Interesting that SJWs holds the stance of “my body, my choice,” as holy when it comes to something like abortion, but “my hair, my rules, my body,” on a white male is apparently dismissible.
I’d like to remind both Chibelushi and Tindle, that it is his head, and he’s more than entitled to wear whatever he wants on it. His scalp does not fall under the jurisdiction of the court of social justice, and he has every right. I repeat – every right.
If Goldstein wears his hair as a statement about himself, then his right to do so is protected under the First Amendment, or that pesky right to free speech. This right comes from God, not from Bonita Tindle, not from Wedaeli Chibelushi, and definitely not from a minority group, or faction.
But here’s what we all don’t have a right to do.
We don’t have the right to bar someone’s way, or pull them around because you don’t like what that person is wearing. Getting physical because you don’t like someone’s hairstyle isn’t protected like that person’s right to wear their hair as they wish. Violence against innocents has legal consequences, and I pray that university students remember that going forward.
An that is the point that worries me, and should worry you. If Tindle, and the recently fired Melissa Click are any indication, those inside the university bubble may be forgetting that physicality is not okay, and I fear we may see worse in the future.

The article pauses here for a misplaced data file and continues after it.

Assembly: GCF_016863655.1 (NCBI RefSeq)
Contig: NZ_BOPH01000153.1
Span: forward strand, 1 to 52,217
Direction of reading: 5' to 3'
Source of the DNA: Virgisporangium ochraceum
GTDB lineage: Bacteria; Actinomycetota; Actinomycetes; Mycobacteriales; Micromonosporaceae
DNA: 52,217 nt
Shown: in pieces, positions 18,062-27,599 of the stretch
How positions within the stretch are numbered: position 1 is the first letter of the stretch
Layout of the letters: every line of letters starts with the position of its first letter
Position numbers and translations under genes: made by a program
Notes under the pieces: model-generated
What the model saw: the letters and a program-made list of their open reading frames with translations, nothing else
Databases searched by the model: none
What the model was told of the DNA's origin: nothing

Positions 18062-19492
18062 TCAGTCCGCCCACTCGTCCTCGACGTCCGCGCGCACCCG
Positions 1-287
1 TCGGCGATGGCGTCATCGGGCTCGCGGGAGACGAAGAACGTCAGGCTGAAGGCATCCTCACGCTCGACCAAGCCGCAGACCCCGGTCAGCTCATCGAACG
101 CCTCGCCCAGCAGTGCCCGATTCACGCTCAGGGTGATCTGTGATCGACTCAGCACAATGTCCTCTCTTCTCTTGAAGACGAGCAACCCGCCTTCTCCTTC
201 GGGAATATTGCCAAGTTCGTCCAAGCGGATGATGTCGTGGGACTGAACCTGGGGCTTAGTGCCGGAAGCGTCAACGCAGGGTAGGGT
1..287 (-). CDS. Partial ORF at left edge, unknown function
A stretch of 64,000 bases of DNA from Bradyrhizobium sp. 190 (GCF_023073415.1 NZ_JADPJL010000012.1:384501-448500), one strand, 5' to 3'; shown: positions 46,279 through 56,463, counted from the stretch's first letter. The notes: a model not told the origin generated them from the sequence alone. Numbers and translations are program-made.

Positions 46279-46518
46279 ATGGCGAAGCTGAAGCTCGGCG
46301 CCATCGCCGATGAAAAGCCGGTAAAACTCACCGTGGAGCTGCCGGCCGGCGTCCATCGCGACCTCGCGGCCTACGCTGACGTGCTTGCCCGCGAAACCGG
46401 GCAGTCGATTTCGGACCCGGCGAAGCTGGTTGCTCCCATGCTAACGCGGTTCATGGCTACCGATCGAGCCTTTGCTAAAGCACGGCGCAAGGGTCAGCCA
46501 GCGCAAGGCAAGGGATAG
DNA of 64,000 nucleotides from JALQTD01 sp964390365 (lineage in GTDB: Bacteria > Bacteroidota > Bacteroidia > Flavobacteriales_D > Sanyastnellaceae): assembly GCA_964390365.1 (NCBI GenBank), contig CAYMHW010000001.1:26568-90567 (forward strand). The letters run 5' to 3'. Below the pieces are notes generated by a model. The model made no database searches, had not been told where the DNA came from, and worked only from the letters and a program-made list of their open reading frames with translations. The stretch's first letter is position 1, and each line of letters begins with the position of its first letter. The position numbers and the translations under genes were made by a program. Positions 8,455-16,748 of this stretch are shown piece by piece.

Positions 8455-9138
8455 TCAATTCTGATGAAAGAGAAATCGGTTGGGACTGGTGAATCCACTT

But allow me to put one final nail in this article’s much deserved coffin. I’d like to end by reminding everyone that cultural appropriation – the centre of Chibelushi’s argument – is not real. Culture is a gathering of ideas, and a shared method over time – not a race. That a person with a certain level of melanin can lay sole claim to an idea is absurd. For one, even if the racial qualities of someone matches those typically associated with that culture, it doesn’t necessarily mean they were a part of that specific culture. My black neighbor may have as much family history with Jamaican culture as I do, but his black skin doesn’t automatically make him a part of it.
Furthermore, you can’t own an idea, and I’m not sure where SJWs get off thinking they can.
I explain more in detail on my video on “cultural appropriation” below.
Well done, Independent. You managed to publish the most racist article I’ve seen all week, and in a world of Salon and Gawker, that’s saying something.